When the State Speaks, What Should it Say? The Dilemmas of Freedom of Expression and Democratic Persuasion
David Bourget (Western Ontario)
David Chalmers (ANU, NYU)
Rafael De Clercq
Ezio Di Nucci
Jack Alan Reynolds
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Perspectives on Politics 8 (4):1005-1019 (2010)
Hate groups are often thought to reveal a paradox in liberal thinking. On the one hand, such groups challenge the very foundations of liberal thought, including core values of equality and freedom. On the other hand, these same values underlie the rights such as freedom of expression and association that protect hate groups. Thus a liberal democratic state that extends those protections to such groups in the name of value neutrality and freedom of expression may be thought to be undermining the values on which its legitimacy rests. In this paper, I suggest how this apparent paradox might be resolved. I argue that the state should protect the expression of illiberal beliefs, but that the state (along with its citizens) is also obligated to criticize publicly those beliefs. Distinguishing between two kinds of state action—coercive and expressive—I contend that such criticism should be pursued through the state’s expressive capacities in its roles as speaker, educator, and spender. Here I extend the familiar idea that law, to be legitimate, must be widely publicized; I contend that a proper theory of the freedom of expression obligates the legitimate state to publicize the reasons that underlie rights, in particular reasons that appeal to the entitlement of each citizen subject to coercion to be treated as free and equal. My theory of freedom of expression is thus “expressive” in two senses: it protects the entitlement of citizens to express any political viewpoint, and it emphasizes a role for the state in explaining these free-speech protections and persuading its citizens of the value of the entitlements that underlie them.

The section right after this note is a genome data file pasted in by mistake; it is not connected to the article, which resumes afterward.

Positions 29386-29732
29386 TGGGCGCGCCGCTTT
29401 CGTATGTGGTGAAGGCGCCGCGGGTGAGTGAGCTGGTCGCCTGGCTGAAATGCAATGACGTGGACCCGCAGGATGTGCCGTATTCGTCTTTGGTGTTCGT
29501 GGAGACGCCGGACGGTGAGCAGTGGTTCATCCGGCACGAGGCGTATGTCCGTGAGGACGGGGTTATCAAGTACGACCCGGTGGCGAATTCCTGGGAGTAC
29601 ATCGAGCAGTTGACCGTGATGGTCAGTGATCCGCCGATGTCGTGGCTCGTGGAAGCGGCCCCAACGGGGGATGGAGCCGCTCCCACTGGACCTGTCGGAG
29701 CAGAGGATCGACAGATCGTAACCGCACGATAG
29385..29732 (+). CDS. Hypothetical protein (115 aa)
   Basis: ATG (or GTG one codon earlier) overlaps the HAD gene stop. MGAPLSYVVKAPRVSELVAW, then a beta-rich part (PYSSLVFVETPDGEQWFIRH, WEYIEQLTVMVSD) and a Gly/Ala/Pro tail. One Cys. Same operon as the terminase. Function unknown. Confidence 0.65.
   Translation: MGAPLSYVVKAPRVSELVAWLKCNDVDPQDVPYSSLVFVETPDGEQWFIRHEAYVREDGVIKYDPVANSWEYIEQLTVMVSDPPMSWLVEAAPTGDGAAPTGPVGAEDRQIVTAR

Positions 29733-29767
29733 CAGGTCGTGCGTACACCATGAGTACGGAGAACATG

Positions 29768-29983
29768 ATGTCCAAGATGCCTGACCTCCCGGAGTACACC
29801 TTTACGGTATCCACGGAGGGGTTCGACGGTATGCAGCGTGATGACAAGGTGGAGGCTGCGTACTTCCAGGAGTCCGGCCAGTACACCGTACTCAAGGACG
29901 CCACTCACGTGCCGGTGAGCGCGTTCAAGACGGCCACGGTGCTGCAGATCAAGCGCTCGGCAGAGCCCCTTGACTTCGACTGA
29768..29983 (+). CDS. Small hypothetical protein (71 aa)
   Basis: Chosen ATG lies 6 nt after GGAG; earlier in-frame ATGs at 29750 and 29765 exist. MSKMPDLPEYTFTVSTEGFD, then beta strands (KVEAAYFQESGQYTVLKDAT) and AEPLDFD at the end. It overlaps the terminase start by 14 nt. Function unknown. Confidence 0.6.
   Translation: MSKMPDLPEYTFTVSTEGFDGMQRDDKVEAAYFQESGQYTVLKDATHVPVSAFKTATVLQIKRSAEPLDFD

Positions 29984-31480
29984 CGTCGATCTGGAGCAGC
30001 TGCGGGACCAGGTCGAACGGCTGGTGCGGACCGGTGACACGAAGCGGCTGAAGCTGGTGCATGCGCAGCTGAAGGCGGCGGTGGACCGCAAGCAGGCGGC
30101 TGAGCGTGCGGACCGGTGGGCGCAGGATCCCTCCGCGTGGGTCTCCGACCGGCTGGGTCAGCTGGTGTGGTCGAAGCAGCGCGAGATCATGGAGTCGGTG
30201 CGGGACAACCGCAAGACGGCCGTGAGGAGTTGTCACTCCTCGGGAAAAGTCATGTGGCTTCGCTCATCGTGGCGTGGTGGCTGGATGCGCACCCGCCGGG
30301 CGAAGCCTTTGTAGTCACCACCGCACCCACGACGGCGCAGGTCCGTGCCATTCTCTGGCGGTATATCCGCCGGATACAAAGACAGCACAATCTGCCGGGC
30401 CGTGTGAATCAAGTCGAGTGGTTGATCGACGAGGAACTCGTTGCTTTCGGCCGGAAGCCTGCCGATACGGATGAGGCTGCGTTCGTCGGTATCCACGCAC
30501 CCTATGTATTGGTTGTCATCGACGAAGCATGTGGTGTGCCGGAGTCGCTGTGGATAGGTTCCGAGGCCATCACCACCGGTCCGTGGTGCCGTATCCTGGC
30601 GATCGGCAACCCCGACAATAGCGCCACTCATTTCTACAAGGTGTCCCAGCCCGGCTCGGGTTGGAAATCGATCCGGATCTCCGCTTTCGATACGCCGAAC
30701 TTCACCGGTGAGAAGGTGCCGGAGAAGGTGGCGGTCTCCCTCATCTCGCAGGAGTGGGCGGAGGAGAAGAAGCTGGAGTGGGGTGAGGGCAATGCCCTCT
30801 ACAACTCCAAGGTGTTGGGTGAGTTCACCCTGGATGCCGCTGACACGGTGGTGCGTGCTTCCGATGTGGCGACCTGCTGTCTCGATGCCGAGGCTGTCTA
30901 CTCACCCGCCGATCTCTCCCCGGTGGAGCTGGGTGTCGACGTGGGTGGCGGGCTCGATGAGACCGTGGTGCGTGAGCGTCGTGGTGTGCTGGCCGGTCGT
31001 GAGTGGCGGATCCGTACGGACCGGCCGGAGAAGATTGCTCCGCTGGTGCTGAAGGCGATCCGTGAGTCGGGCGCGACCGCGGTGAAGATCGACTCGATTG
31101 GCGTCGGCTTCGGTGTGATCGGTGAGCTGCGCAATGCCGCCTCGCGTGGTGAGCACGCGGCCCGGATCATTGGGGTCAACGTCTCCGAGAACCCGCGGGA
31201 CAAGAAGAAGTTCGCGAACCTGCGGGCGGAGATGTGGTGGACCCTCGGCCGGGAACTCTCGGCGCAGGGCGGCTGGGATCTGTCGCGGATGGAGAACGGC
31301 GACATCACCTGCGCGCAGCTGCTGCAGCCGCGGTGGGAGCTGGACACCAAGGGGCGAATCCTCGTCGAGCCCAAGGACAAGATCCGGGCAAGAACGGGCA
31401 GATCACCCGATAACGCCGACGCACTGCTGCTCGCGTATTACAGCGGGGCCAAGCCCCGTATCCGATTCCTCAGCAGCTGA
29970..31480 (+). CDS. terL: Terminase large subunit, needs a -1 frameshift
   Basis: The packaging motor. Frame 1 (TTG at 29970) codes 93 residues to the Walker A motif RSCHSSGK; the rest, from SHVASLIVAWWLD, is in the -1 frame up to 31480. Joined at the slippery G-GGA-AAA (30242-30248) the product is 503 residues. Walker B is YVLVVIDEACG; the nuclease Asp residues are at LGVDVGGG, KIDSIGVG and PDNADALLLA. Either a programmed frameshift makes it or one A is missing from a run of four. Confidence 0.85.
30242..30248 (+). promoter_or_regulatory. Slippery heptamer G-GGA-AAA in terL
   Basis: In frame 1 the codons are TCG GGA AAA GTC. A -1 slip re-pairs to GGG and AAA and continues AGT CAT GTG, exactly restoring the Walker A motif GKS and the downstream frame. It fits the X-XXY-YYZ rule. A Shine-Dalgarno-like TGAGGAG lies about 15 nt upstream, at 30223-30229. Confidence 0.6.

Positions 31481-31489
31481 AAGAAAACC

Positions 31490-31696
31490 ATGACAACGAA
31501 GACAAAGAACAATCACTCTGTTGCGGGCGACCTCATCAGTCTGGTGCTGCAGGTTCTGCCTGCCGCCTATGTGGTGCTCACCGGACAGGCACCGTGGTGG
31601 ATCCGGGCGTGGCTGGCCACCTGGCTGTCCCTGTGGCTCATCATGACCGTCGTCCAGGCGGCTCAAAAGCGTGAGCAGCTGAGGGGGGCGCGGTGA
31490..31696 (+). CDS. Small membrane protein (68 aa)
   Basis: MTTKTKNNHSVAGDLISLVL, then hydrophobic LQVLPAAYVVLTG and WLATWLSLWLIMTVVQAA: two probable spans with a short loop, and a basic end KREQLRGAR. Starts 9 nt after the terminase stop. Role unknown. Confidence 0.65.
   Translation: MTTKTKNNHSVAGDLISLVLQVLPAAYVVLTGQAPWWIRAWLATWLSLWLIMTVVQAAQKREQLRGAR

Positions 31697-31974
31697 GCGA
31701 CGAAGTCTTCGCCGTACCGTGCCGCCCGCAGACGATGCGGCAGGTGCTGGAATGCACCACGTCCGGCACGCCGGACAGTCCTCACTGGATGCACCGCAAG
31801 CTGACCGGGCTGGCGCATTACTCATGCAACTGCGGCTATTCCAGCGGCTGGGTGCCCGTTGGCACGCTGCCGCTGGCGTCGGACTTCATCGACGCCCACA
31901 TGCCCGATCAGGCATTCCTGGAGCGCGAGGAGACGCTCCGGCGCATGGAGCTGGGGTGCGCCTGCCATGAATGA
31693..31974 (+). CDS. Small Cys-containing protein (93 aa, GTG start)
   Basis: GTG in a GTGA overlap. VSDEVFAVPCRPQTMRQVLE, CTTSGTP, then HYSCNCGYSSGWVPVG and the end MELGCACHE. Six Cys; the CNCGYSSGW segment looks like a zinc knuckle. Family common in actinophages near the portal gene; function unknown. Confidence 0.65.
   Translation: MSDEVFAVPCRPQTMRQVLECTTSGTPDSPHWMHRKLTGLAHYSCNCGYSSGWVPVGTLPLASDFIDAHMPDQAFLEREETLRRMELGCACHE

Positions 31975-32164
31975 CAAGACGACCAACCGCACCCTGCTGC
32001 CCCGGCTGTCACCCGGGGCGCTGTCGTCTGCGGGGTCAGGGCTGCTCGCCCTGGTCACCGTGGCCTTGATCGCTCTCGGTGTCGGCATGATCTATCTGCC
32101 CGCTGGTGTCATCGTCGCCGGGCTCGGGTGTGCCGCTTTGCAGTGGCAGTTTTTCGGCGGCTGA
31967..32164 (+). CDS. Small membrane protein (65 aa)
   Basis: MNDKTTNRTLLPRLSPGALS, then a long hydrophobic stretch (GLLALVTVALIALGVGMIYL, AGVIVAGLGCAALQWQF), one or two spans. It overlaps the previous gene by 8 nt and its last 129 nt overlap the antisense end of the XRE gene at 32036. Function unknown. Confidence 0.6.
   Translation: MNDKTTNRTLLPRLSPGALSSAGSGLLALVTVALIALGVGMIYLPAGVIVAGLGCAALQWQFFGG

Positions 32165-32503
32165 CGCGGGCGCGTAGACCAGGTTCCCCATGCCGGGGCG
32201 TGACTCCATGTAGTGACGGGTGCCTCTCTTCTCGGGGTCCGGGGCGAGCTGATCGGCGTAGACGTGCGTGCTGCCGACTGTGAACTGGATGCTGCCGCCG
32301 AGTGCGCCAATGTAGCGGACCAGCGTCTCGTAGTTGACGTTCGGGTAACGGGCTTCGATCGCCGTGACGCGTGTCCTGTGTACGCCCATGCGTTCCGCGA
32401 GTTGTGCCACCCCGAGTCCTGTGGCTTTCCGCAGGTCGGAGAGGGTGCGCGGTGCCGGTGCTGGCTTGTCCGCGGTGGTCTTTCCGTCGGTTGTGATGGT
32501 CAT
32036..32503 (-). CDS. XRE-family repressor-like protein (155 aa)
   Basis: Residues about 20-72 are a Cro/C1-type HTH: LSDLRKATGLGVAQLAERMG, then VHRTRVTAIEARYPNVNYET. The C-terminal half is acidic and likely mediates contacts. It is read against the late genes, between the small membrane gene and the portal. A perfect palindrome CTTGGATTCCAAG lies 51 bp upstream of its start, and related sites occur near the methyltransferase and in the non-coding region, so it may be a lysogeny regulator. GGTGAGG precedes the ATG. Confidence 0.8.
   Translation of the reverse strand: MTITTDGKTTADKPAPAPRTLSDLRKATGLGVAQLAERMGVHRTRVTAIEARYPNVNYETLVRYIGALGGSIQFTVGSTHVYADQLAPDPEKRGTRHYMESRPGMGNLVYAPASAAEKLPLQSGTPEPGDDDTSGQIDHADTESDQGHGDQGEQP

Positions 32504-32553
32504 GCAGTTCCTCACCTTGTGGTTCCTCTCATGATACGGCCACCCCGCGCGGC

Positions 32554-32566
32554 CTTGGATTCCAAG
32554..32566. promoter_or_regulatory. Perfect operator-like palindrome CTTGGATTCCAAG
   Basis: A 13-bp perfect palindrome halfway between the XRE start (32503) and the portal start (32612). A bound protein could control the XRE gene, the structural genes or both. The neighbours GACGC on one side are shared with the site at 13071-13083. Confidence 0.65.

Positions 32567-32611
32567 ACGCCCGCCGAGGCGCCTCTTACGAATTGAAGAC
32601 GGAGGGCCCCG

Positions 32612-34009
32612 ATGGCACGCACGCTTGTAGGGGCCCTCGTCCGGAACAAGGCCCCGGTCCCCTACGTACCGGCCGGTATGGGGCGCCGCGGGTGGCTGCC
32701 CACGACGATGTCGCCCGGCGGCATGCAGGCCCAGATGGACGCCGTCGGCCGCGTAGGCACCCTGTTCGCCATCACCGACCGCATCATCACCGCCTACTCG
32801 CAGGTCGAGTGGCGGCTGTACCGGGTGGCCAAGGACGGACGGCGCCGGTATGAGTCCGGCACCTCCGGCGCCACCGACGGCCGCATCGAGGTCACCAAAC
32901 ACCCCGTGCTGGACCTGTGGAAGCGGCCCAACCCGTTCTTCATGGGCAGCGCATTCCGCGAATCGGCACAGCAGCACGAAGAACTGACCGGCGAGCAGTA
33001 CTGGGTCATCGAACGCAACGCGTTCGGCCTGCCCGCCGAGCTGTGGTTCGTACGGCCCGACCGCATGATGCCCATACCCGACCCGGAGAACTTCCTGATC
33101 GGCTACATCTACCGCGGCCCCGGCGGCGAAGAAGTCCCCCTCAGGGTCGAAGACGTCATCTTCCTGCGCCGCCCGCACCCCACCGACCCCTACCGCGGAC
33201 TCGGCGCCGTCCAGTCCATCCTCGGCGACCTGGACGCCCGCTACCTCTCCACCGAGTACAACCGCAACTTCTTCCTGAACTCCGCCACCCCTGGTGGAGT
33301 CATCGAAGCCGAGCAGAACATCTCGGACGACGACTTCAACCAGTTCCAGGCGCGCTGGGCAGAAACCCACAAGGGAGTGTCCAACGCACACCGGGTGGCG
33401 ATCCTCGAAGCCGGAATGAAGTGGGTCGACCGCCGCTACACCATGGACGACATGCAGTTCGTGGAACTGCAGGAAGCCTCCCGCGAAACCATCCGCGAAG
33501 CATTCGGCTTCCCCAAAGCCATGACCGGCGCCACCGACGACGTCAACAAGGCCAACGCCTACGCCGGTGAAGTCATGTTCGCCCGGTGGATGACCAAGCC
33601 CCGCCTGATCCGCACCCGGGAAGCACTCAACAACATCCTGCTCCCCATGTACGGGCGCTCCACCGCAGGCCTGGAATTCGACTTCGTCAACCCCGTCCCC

|Keywords||free speech freedom of expression liberalism rights hate speech equality non-profit|
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